For many of us with ADHD, personal health is often a low priority. Lack of organizational skills and an inability to prioritize make it difficult to establish, implement, and maintain the necessary structures and routines to sustain good health habits over time. Things that seem simple for others—like getting enough physical exercise—become monumental tasks.
But exercise has such a positive effect on people with ADHD! Here are eight strategies that have helped me and many of the people I coach.
1. Do it for your brain’s sake! Knowing that exercise is good for your body is only half the story. Growing evidence shows the benefits of exercise to your brain. It’s simply foolhardy NOT to exercise these days with the amount of stress we endure, with or without ADHD. Forget about looking good. Make your goal feeling good!
2. Make it doable. All too often we set ourselves up for failure with goals that are way out of reach. If your goal is to exercise for one hour a day, seven days a week, don’t expect to fulfill that goal immediately. This “all or nothing” approach is a recipe for discouragement and failure. Be realistic and start slowly. The key is making the goal attainable, and to be able to do it on a regular basic.
3. Set a minimum and a maximum goal. Identify the absolute minimum you would require of yourself—say jogging one time per week. Next, identify the most realistic number of times per week you could jog, a number that you could reach without too much stress—say three times per week. Your exercise goal would then be jogging once a week, minimum, and three times a week, maximum. You’ll most likely meet your minimal weekly goal or even exceed the maximum goal. What a great feeling it is to exceed your personal goal!
4. Create accountability through partnerships. If you know that working in partnership works for you, and that doing things on your own doesn't, invest in a personal trainer. If you’re unable to do that, find other ways of accountability, like joining a running group or asking a friend who is a dedicated exerciser to join a class or gym with you. It’s sometimes harder to disappoint others than it is to disappoint ourselves.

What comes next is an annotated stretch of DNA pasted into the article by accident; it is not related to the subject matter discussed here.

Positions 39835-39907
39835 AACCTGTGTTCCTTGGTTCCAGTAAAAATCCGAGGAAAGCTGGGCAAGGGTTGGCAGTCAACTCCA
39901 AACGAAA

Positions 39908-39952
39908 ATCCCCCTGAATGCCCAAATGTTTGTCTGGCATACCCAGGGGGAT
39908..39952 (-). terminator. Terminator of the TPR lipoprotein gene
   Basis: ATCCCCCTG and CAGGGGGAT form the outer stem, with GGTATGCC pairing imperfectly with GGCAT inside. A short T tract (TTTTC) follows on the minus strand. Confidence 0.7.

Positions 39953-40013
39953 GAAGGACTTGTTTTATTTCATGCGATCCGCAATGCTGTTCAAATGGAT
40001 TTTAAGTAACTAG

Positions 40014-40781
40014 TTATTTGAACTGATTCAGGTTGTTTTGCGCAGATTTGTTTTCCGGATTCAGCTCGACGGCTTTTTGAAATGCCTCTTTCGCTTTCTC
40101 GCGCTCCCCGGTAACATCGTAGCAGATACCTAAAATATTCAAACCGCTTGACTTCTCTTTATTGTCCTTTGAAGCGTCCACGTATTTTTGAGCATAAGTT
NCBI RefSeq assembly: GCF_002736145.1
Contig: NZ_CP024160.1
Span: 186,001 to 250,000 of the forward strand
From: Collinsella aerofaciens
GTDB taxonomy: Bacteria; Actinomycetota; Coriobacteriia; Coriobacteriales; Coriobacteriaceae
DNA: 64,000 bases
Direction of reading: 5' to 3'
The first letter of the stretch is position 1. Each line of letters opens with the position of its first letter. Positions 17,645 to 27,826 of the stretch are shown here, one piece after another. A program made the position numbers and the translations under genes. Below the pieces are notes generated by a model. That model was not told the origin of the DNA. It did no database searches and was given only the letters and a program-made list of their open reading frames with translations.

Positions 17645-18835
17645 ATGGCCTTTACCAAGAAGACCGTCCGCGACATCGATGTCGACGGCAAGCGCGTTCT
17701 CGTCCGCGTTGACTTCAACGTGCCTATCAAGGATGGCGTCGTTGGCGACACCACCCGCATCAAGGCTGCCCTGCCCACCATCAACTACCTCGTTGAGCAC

5. Be prepared at all times. If you tend to skip exercising because of forgetting your gym bag, keep an extra one packed with exercise gear in the car and at your office, one that is always ready to go when you are. A personal favorite of mine is to sleep in my (clean) exercise clothes. When I wake up, I can’t escape remembering what I was going to do that morning—EXERCISE! I have my clothes on and I’m ready to go!
6. Keep a scorecard. Because the ADHD brain lives in the present, it’s easy to forget past accomplishments, even if they’re only a few days old. To combat this, make progress measurable by creating ways to track your progress. On the five days each week that he runs, for example, one of my clients writes on his calendar in black magic marker the number of miles he completes. Or you can use your calendar as a “scorecard.” Mark an "E-Y" (“Exercise-Yes”) on the days you exercise and an "E-N" (“Exercise-No”) on the days you don’t. The point is to see your progress and monitor whether or not you’re reaching your weekly and monthly goals. Essentially, you’re charting your own personal history of successes. The key is to make your tracking system visible and simple.
7. Adopt a “no excuses” attitude. Consider the time you have to exercise as an appointment with yourself and do not break it. When you travel, call ahead and find out the hours of the hotel gym. If you catch yourself negotiating with yourself about whether or not to exercise, stop and simply walk out the door to the gym. Even if you go for ten minutes, that’s a win.
8. Create flexible structures. I use a system of “structured flexibility” when it comes to exercise. It’s simple. I make sure I never miss more than two days in a row without exercising. I MUST go on that third day, no matter what. This guarantees me flexibility as well as exercising a minimum of two to three times per week without fail.
I hope these strategies will help you, too. If you have learned other strategies that work for you, please share them with the rest of us!